Al (Abraham) Negrin

Before the War

Abraham Negrin was born April 5, 1924 in Trikala, Greece. His father was a hat maker and owned a store. Al was the oldest and had two siblings. When the Germans invaded Greece in April 1941, his family moved to the mountains to hide. However, he was studying accounting at the University of Athens with only two semesters to graduate, so he stayed in Athens, changing his name from Abraham Negrin to Alex Papadopoulos via a false ID provided by the resistance.

During the War

After he graduated, Al fought in the resistance for the Greek People's Liberation Army (ELAS). He was made a lieutenant because he was educated. In December 1943 Al’s sister became sick with typhoid fever, and his family left the mountains to take her to the hospital. The family felt safe and comfortable in their home so they decided to stay there for the winter. On March 23, 1944 at 4am the Germans arrived and arrested all the Jews. They spent 2-3 weeks in a camp in Larissa, Greece. They were packed into cattle cars, unable to sit down for 7 days, and arrived in Auschwitz. On arrival, people ages 18 to 40 walked into the camp. Women with children and the elderly were given a truck ride directly to the gas chambers. His mother, Sofia, was carrying her 3-year-old nephew, so she was gassed. Al and his father spent about 10 days there, were dehumanized, striped of all clothes, tattooed, starved, and removed of emotion. They were sent to build a new camp that would hold 2000 Hungarian Jews. In mid-January 1945 when the Russians started approaching, they were put into open coal cars, and rode for five days to Bergen-Belsen, another death camp in east Germany. They worked at many different work camps over the next few months. The allies were approaching so the Germans took the prisoners on a march back to Bergen-Belsen. Al’s father got sick, so Al was forced to leave him on the side of the road to die just days before the liberation. Bergen-Belsen was liberated on April 15, 1945 by the British. When they arrived, Al weighed just 90 pounds.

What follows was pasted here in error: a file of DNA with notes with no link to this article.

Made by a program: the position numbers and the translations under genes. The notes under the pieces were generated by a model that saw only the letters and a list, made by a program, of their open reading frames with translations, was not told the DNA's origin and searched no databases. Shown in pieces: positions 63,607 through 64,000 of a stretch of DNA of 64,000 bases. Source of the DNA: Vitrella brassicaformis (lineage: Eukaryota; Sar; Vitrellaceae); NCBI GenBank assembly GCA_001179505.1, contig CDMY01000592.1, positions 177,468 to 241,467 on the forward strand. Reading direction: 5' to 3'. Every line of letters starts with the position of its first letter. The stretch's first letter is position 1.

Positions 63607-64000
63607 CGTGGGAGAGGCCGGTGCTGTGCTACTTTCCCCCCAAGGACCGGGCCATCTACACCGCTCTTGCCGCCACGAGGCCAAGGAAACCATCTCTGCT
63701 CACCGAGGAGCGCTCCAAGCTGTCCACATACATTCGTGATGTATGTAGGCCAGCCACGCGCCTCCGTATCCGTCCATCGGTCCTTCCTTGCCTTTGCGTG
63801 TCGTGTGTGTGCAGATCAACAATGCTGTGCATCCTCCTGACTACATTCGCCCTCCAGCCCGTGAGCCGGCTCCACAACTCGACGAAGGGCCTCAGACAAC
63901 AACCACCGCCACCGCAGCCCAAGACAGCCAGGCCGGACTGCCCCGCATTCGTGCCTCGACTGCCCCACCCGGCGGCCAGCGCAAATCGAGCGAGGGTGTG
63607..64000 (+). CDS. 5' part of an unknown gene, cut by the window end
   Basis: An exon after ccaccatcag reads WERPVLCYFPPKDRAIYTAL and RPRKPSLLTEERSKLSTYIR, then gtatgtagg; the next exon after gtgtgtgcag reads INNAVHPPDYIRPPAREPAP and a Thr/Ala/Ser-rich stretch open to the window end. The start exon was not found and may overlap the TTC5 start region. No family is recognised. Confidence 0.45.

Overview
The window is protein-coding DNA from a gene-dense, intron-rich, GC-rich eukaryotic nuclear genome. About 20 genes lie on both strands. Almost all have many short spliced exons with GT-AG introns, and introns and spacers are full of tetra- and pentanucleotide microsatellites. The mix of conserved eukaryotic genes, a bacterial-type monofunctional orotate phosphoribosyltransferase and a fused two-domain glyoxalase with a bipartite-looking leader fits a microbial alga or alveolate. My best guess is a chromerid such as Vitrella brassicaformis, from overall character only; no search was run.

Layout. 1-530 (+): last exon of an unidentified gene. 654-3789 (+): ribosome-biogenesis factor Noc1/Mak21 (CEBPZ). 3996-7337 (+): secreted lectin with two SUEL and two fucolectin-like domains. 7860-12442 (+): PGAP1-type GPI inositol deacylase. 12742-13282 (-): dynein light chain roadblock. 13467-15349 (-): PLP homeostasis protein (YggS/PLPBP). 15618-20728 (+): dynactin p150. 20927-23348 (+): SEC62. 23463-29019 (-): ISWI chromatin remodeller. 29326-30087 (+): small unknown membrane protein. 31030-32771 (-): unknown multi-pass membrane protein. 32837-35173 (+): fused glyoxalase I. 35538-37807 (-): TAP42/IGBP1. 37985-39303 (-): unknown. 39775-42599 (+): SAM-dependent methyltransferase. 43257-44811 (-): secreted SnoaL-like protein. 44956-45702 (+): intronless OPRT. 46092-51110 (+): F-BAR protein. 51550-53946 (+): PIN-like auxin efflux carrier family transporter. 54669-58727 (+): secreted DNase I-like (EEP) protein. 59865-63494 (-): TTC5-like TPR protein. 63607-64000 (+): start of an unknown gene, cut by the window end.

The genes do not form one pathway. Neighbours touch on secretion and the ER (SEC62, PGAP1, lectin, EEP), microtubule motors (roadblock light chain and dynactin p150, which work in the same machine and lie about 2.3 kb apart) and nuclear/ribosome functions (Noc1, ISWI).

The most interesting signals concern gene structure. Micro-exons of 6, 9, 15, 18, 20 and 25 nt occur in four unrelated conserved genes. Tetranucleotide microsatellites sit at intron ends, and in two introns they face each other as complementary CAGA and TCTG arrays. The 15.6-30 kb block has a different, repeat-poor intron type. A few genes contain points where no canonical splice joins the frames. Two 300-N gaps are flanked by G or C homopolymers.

After the War

Al stayed in a DP camp for five months, where he met his wife, Anna. In September they returned to Greece where they were married. In 1954, an earthquake destroyed their home, so they decided to move the the U.S. They moved to Columbus, Ohio with their two sons, and had a daughter after they arrived. Abraham "Al" died on April 6, 2016. You can read his obituary here.

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